Below trend growth to continue
Victorian retail sales are now tracking just behind New South Wales and Queensland on a year ended basis. Western Australia remains the strongest performer, but other states are catching up.
Last month, as Victorian restrictions eased, we wrote that “we expect that Victorian data will begin to converge with the rest of Australia in November”. The results in November suggest that Victoria’s convergence has been incredibly rapid, particularly given that most Melbourne retail and hospitality only reopened on 27 October and the “ring of steel” separating Melbourne from regional Victoria only fell on 9 November. Victorian retail sales are now tracking only just behind New South Wales and Queensland on a year ended basis. Western Australia remains the strongest performer, but other states are catching up. South Australia saw weaker growth in November, reflecting their coronavirus outbreak and subsequent (brief) lockdown. With that outbreak now controlled, South Australia will likely rebound quickly.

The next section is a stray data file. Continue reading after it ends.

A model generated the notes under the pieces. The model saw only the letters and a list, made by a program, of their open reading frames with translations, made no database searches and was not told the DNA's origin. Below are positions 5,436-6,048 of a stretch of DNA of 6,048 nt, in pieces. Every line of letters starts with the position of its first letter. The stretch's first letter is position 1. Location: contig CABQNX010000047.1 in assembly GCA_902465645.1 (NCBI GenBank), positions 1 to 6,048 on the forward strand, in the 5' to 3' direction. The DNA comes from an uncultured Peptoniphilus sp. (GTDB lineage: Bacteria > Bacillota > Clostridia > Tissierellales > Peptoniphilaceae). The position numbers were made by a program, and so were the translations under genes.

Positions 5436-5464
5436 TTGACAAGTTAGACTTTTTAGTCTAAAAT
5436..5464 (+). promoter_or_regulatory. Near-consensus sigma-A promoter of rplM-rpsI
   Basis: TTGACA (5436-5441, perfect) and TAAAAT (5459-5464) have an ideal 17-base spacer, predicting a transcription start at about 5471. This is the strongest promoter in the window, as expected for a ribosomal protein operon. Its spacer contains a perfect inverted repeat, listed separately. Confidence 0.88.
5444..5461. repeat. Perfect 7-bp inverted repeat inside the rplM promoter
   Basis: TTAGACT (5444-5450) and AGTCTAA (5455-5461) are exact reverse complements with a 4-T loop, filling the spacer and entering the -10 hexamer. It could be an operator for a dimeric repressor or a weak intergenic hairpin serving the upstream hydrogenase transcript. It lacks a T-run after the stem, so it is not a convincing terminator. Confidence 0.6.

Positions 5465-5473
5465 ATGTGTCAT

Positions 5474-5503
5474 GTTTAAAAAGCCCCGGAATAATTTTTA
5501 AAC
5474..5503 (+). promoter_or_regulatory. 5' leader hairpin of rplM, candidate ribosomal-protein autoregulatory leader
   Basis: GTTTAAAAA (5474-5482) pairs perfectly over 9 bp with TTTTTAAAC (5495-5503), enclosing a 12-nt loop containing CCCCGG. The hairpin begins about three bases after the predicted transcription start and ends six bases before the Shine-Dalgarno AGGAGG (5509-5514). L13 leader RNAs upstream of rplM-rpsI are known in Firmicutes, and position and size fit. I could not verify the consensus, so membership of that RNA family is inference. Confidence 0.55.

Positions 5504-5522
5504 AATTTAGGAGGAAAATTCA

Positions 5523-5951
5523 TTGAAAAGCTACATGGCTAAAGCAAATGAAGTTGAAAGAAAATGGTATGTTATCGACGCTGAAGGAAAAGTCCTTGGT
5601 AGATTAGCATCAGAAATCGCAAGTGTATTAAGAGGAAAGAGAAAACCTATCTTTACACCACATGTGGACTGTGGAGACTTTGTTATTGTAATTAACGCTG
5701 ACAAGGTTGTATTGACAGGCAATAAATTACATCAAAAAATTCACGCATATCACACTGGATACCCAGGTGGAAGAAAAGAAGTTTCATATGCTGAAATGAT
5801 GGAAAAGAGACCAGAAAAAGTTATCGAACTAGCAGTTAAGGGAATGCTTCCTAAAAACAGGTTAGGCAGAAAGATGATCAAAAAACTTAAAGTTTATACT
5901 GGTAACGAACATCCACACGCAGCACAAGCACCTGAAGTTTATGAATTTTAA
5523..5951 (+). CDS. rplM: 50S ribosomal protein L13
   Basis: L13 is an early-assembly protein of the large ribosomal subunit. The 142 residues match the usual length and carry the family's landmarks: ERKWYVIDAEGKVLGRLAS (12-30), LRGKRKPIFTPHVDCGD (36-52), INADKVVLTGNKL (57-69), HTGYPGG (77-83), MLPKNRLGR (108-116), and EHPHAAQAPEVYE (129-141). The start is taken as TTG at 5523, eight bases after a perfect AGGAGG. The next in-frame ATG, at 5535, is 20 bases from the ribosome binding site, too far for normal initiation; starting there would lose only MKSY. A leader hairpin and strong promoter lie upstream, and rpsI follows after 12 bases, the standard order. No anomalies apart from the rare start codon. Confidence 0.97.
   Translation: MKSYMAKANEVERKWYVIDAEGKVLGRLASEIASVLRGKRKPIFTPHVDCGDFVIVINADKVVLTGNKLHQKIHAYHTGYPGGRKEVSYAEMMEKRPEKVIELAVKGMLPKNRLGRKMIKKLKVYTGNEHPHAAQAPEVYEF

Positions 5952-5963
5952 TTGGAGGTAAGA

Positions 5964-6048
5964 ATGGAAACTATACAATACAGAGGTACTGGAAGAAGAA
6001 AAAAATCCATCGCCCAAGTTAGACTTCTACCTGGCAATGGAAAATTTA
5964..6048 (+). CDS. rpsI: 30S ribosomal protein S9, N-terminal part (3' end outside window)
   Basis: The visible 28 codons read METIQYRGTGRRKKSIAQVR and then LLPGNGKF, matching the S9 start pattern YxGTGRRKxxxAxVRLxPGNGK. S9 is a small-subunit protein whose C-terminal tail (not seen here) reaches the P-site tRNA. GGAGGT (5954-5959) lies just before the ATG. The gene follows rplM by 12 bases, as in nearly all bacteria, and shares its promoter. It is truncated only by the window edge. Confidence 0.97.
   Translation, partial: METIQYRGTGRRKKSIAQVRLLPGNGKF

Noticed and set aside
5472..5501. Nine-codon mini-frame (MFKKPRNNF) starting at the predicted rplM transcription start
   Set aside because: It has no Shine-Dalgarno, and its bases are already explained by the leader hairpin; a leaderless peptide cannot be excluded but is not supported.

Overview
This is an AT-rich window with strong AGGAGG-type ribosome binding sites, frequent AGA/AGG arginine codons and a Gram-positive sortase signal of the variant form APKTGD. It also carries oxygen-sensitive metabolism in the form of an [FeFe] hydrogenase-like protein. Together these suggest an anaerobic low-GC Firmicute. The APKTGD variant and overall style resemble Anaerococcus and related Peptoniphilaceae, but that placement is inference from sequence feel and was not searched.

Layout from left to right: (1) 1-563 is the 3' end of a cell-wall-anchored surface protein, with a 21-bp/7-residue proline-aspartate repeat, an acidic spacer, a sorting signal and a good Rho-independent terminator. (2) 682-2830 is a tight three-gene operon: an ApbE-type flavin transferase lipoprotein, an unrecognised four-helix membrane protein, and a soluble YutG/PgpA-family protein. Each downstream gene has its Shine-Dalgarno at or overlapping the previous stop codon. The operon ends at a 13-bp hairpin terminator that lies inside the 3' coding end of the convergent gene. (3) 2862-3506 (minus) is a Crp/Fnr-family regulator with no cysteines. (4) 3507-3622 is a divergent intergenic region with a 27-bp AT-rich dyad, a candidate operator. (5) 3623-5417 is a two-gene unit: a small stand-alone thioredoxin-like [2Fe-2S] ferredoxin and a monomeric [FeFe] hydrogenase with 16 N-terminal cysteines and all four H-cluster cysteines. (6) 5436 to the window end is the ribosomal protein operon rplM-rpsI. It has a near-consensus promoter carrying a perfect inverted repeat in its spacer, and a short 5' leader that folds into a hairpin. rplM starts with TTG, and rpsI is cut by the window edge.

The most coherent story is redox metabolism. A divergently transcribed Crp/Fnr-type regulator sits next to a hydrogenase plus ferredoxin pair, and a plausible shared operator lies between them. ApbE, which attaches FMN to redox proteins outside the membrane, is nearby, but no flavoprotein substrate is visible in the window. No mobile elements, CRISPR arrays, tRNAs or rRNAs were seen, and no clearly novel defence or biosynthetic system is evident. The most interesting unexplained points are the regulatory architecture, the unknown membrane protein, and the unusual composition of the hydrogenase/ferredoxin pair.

Recent retail sector resilience has been remarkable, but growth has been unequal. Clothing and footwear and hospitality have been hit hard, but are now seeing some recovery. While food is losing some of its momentum (perhaps from Victorians dining out more). Household goods, department stores and other retailing saw a jump in November. Beyond differences between sectors or states, there have been large changes within cities: many CBD workers are now working from home and spending either locally or online. On Thursday this week we will provide a breakdown in the changing trends between the city and the suburbs for Melbourne and Sydney, using NAB spending data.
For more information, please see the NAB Cashless Retail Sales Index November 2020
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